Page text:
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Jost Gippert: Our Featured Linguist!

"Buenos dias", "buenas noches" -- this was the first words in a foreign language I heard in my life, as a three-year old boy growing up in developing post-war Western Germany, where the first gastarbeiters had arrived from Spain. Fascinated by the strange sounds, I tried to get to know some more languages, the only opportunity being TV courses of English and French -- there was no foreign language education for pre-teen school children in Germany yet in those days. Read more



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What is English? And Why Should We Care?

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To find some answers Tim Machan explores the language's present and past, and looks ahead to its futures among the one and a half billion people who speak it. His search is fascinating and important, for definitions of English have influenced education and law in many countries and helped shape the identities of those who live in them.


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Medical Writing in Early Modern English

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This volume provides a new perspective on the evolution of the special language of medicine, based on the electronic corpus of Early Modern English Medical Texts, containing over two million words of medical writing from 1500 to 1700.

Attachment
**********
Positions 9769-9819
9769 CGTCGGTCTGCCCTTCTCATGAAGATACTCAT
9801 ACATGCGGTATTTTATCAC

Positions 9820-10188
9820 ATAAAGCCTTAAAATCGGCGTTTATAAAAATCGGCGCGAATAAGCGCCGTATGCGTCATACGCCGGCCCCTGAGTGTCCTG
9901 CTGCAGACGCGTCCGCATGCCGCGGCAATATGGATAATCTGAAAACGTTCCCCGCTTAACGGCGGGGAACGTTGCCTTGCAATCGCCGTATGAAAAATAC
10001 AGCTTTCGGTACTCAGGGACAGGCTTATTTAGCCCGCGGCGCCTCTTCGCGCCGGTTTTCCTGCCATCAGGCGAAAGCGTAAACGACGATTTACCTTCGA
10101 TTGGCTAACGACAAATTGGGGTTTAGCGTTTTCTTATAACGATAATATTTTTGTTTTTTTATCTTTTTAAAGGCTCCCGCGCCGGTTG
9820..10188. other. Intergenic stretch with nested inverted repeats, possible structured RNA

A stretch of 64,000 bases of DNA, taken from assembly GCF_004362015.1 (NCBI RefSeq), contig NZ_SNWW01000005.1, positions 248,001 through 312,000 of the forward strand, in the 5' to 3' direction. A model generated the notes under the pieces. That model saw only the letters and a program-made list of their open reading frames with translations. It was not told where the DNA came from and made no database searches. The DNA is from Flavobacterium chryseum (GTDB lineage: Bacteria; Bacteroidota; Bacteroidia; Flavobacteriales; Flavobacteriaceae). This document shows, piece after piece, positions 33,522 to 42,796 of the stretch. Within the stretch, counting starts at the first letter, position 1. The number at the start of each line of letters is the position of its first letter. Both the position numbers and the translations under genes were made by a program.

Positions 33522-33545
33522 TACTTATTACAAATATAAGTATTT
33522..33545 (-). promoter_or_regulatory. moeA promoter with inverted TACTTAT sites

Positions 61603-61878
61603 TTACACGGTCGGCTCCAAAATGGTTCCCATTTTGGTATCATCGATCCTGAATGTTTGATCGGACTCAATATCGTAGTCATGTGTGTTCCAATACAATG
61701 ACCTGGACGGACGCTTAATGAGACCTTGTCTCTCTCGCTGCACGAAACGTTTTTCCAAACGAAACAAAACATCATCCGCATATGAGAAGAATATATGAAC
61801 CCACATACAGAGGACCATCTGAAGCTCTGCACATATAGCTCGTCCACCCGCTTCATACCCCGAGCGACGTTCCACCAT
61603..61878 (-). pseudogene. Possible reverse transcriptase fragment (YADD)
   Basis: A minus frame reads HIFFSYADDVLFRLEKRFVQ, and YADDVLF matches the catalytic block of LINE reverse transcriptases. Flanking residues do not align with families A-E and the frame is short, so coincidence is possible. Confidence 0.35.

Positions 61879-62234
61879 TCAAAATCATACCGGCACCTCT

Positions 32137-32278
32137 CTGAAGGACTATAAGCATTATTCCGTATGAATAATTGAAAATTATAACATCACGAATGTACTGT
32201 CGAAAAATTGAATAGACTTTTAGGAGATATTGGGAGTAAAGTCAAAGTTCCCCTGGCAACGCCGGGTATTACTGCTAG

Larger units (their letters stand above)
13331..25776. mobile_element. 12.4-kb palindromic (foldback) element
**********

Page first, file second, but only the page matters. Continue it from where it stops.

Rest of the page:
Academic Paper


Title: Plant Metaphors for the Expression of Emotions in the English Language
Author: Orazgozel Esenova
Email: click here to access email
Linguistic Field: Discipline of Linguistics; Semantics
Subject Language: English
Abstract: One of the most fundamental human experiences is that of agriculture. Plants we grow provide our basic needs in shelter, food, medicines, clothing etc. Despite this, the role of the human experience of plants in emotion conceptualization has not been studied satisfactorily in cognitive linguistics. Therefore the paper aims to narrow this gap. The main focus of the article is the EMOTIONS ARE PLANTS metaphor. In this metaphor, stages of plant growth are systematically mapped onto the stages of emotion development. The stages of plant growth that are mapped onto the stages of emotion development are: seed, germination, budding, flowering, fruition and withering. Furthermore, the study shows that some emotions and states like acquaintance, friendship and love are understood in terms of the different stages of plant growth. This means that in the folk belief, they are viewed as different points lying of the same continuum of development and not as entirely different states. The study also sheds some light on the experiential basis of the metaphor under consideration.
Type: Individual Paper
Status: In Progress
Publication Info: Beyond Philology, An International Journal of Linguistics, Literary Studies and English Language Teaching, 5th issue, pp.7-21


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